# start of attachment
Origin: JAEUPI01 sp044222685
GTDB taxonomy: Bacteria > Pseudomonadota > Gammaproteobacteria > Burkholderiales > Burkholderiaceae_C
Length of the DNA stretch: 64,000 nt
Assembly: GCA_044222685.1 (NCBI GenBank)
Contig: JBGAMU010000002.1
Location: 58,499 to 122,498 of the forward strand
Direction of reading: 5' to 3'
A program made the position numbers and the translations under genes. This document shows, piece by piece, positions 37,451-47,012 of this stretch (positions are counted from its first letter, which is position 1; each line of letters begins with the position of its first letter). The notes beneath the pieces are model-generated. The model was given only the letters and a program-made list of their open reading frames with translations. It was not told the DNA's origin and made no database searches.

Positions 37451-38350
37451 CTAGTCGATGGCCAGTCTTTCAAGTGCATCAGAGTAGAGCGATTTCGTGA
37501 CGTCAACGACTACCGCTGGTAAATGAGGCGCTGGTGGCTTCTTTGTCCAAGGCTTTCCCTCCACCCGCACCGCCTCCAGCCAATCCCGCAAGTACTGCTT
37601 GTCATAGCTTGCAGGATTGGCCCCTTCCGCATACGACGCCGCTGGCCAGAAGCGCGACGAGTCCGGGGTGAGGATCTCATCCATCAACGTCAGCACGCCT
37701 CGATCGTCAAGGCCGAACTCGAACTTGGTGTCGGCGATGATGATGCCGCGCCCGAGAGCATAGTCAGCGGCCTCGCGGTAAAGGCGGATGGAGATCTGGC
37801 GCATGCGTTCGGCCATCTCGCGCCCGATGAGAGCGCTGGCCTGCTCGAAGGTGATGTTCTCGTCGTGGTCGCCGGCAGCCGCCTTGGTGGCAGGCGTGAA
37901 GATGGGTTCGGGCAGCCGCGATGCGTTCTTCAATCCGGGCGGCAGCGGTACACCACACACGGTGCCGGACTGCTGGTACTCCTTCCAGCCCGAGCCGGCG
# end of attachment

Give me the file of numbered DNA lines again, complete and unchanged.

Origin: JAEUPI01 sp044222685
GTDB taxonomy: Bacteria > Pseudomonadota > Gammaproteobacteria > Burkholderiales > Burkholderiaceae_C
Length of the DNA stretch: 64,000 nt
Assembly: GCA_044222685.1 (NCBI GenBank)
Contig: JBGAMU010000002.1
Location: 58,499 to 122,498 of the forward strand
Direction of reading: 5' to 3'
A program made the position numbers and the translations under genes. This document shows, piece by piece, positions 37,451-47,012 of this stretch (positions are counted from its first letter, which is position 1; each line of letters begins with the position of its first letter). The notes beneath the pieces are model-generated. The model was given only the letters and a program-made list of their open reading frames with translations. It was not told the DNA's origin and made no database searches.

Positions 37451-38350
37451 CTAGTCGATGGCCAGTCTTTCAAGTGCATCAGAGTAGAGCGATTTCGTGA
37501 CGTCAACGACTACCGCTGGTAAATGAGGCGCTGGTGGCTTCTTTGTCCAAGGCTTTCCCTCCACCCGCACCGCCTCCAGCCAATCCCGCAAGTACTGCTT
37601 GTCATAGCTTGCAGGATTGGCCCCTTCCGCATACGACGCCGCTGGCCAGAAGCGCGACGAGTCCGGGGTGAGGATCTCATCCATCAACGTCAGCACGCCT
37701 CGATCGTCAAGGCCGAACTCGAACTTGGTGTCGGCGATGATGATGCCGCGCCCGAGAGCATAGTCAGCGGCCTCGCGGTAAAGGCGGATGGAGATCTGGC
37801 GCATGCGTTCGGCCATCTCGCGCCCGATGAGAGCGCTGGCCTGCTCGAAGGTGATGTTCTCGTCGTGGTCGCCGGCAGCCGCCTTGGTGGCAGGCGTGAA
37901 GATGGGTTCGGGCAGCCGCGATGCGTTCTTCAATCCGGGCGGCAGCGGTACACCACACACGGTGCCGGACTGCTGGTACTCCTTCCAGCCCGAGCCGGCG